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Perceive Inc. Transforms Vision into Actionable Realities for Business

Everett Berry specializes in retail therapy. But you probably won’t catch him on long shopping trips loaded down with bags. He’s more interested in how you shop, or more specifically, his technology is. Berry’s company, Perceive Inc., pairs camera technology with artificial intelligence to analyze frontline work and improve customer experiences. Three years after its launch, the company now is much more than just a rescue for retail. Berry sat down with The Startup Ladies to detail Perceive’s launch, unique focus, where the company has its sights set next.

What is Perceive Inc.?

Perceive makes camera software to help frontline teams succeed. Our technology helps retail sales teams, LEAN process engineers, and security professionals automate the least productive parts of their jobs. The cameras capture and analyze events to improve employee effectiveness and customer experiences. The Perceive Vision Engine can measure traffic, analyze customer-employee interactions, speed investigations, find patterns for efficiency, and create security and safety alerts. I started the company because I’ve always believed that cameras are this unexplored data source with great potential for positive impact.

How is Perceive combatting the challenges of brick-and-mortar retail?

Brick and mortar is a massively misunderstood space. Our thesis is the closer consumers get to a warehouse, the worse off they are. So, how is a generic big box store with products as far as the eye can see any different than a warehouse? These stores are in danger because the buying experience truly is better online. The brick and mortar we see succeeding focuses on experience, uniqueness, and personalization. Those stores are surviving and thriving. Perceive’s product helps retail stores ensure that every customer that walks in gets an awesome experience.

Anuraag Rajasekhar, Perceive Inc. Hardware Engineer, calibrating a camera

How have you funded such a technologically advanced business idea?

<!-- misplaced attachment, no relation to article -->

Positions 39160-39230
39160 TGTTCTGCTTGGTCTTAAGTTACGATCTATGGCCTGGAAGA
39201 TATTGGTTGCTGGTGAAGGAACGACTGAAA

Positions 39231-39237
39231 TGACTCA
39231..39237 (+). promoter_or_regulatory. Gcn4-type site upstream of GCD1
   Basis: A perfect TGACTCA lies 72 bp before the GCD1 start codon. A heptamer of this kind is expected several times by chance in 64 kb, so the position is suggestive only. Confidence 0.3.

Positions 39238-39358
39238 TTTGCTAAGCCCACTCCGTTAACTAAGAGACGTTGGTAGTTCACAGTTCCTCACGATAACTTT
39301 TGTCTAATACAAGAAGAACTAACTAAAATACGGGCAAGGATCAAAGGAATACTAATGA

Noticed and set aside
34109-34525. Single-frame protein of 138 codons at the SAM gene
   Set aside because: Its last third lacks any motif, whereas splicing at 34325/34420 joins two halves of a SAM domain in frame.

We launched with a $225,000 Phase I National Science Foundation Small Business Innovation Research grant in 2016 to fund R&D for our software and hardware. We received a two-year $750,000 Phase II SBIR grant in 2017 to continue our progress. To close out 2018, we received our first venture capital investment from the Elevate Purdue Foundry Fund for $20,000.

This blend of funding makes a lot of sense. VC’s are going to raise an eyebrow at difficult technology. That’s where the NSF comes in. Once you have something ready for the market, like we do, the NSF takes a step back. From there, great investor partners help you get to explosive growth. The market for business camera software is ripe for one dominant company. That’s what we’re shooting for.

The market for business camera software is ripe for one dominant company. That’s what we’re shooting for.

What has been Perceive’s most difficult challenge and how have you overcome it?

Our most difficult challenge is balancing research progress with business goals. I’ve learned the hard way when it comes to research not to stick a stake in the ground and say, “We’re going to do this by this date.” A more subtle and flexible approach is required. At the same time, we have customers demanding features and investors demanding progress. While nice problems to have, that interplay is the biggest internal challenge I think about day in, day out.

What’s been a significant aha moment?

I had an almost life-changing conversation with a successful entrepreneur and investor. That person described the concept of “high early adopter coefficient.” It’s someone who, besides being willing to try new technology, also has been first in the mix on other new technologies. They’re the people always searching for the latest and greatest, even if it comes with a few bugs. They have the scars to show from it but haven’t lost their excitement for discovering something new. I try to sniff those people out when I’m selling Perceive because I agree they make the best first customers.